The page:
For those considered moderates and conservatives in Seattle, there’s the Seattle Times voter’s guide. For the more liberal set, there’s The Stranger. Endorsements from legislative districts and interest groups round things out. But these yearly rituals in voter guidance all pale in comparison to the most influential endorsements of all: campaign donations.
In politics, money speaks loudly. It buys ads, yard signs and campaign mailers. It buys staff and consultants. It buys credibility, where poor fundraisers are written off as non-serious. And for both groups and individuals, it’s a clear-cut statement of who they see better representing their issues, or with whom they want to curry favor. Money, unlike nearly everything in politics, is brutally honest. A union or special interest may donate to both candidates in a race, but who do they really want (or expect) to win? Their money usually tells the story.
Among the general election contenders for Seattle City Council, almost $2.6 million has been raised by 18 candidates, for an average of $143,753 each. This doesn’t count the hundreds of thousands raised by independent expenditure committees (IEs), which are funded by such groups as the Seattle Chamber of Commerce and SEIU, and back candidates with ads and other activities.
This year's new district-based elections were meant to undermine the sway of money in council politics. Judging by the figures presented below – as well as a general election almost exclusively populated by the primary's top fundraisers – no drastic shift was in the cards this year. That said, the change caused many longstanding incumbents to step down, and led to the elimination of one in the primaries (Jean Godden), who raised more than double the cash of one of her successful opponents (Michael Maddux).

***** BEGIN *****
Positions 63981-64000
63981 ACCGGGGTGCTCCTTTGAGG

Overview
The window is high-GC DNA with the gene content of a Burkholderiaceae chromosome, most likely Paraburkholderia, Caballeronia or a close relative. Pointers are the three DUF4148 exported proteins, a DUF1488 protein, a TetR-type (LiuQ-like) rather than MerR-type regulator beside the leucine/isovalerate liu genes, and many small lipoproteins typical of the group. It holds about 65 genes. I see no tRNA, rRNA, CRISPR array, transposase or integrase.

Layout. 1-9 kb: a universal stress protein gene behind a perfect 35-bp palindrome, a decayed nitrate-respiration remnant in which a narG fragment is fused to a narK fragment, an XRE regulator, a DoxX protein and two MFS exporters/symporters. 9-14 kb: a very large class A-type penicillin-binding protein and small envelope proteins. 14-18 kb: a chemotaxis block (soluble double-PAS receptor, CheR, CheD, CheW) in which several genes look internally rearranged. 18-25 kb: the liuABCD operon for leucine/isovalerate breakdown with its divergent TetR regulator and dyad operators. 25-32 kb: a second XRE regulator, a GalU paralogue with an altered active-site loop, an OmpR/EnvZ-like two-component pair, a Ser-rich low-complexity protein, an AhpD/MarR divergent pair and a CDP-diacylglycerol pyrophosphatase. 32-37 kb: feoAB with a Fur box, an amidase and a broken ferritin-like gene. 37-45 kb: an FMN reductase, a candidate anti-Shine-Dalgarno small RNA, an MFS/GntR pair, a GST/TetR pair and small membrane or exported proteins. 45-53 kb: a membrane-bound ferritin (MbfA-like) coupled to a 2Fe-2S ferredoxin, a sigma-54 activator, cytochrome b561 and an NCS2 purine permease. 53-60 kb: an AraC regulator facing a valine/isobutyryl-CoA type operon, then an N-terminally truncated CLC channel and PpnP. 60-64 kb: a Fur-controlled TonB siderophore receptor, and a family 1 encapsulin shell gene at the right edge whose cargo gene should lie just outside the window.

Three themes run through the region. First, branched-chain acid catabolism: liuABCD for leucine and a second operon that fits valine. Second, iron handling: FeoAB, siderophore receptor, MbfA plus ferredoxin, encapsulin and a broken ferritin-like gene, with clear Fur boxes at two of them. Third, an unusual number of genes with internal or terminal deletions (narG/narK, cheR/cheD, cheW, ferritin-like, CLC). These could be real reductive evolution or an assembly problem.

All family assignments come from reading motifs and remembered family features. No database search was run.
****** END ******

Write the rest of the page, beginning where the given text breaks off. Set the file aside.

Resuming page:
In the 2015 council elections, donors are staking their claims on a large crop of new candidates. To provide a look at how their wallets are voting this year, we present a guide to this year's campaign donations, full of graphs, quizzes, and general data wonkery. In addition to a better understanding of local campaign financing, you'll also learn which candidate received a donation of six jars of honey, which received $150 from a mime, and the candidate of choice for the manager of Bullwinkle's Pizza in North Pole, Alaska.
All this data comes courtesy of the Washington Public Disclosure Commission and the Seattle Ethics and Elections Commission, and was pulled after ballots hit mailboxes last week. A table of contents is below to aid in skipping around, because this thing is about to get long.
Table of contents*:
- District Elections, Outside Money
- Money's Favorite Race
- Money's Most Hated Candidate
- Money's Most Confident Bet
- Money to Burn
- Maxed Out Money
- BREAK: Match the In-Kind Donation to the Candidate!
- Business Money
- Union Money
- Attorney Money
- Tech Money
- Retired/Unemployed Money
- BREAK: What district race has Vulcan NOT contributed to?
- School Employees Money
- Tribal Money - The Case of Debora Juarez
- IN CONCLUSION: The Best of Sawant's Out-of-State Donations
- Additional resources
* The ability to categorize many of these donations is based on donors properly recording their employer and profession on donation forms. However, this is not always done – for example, we spotted a government affairs employee from Vulcan who appears to have disclosed his employer and position on some forms, but not all. Thus, figures based on employment status should be taken as accurate estimates, but estimates nonetheless.
District Elections, Outside Money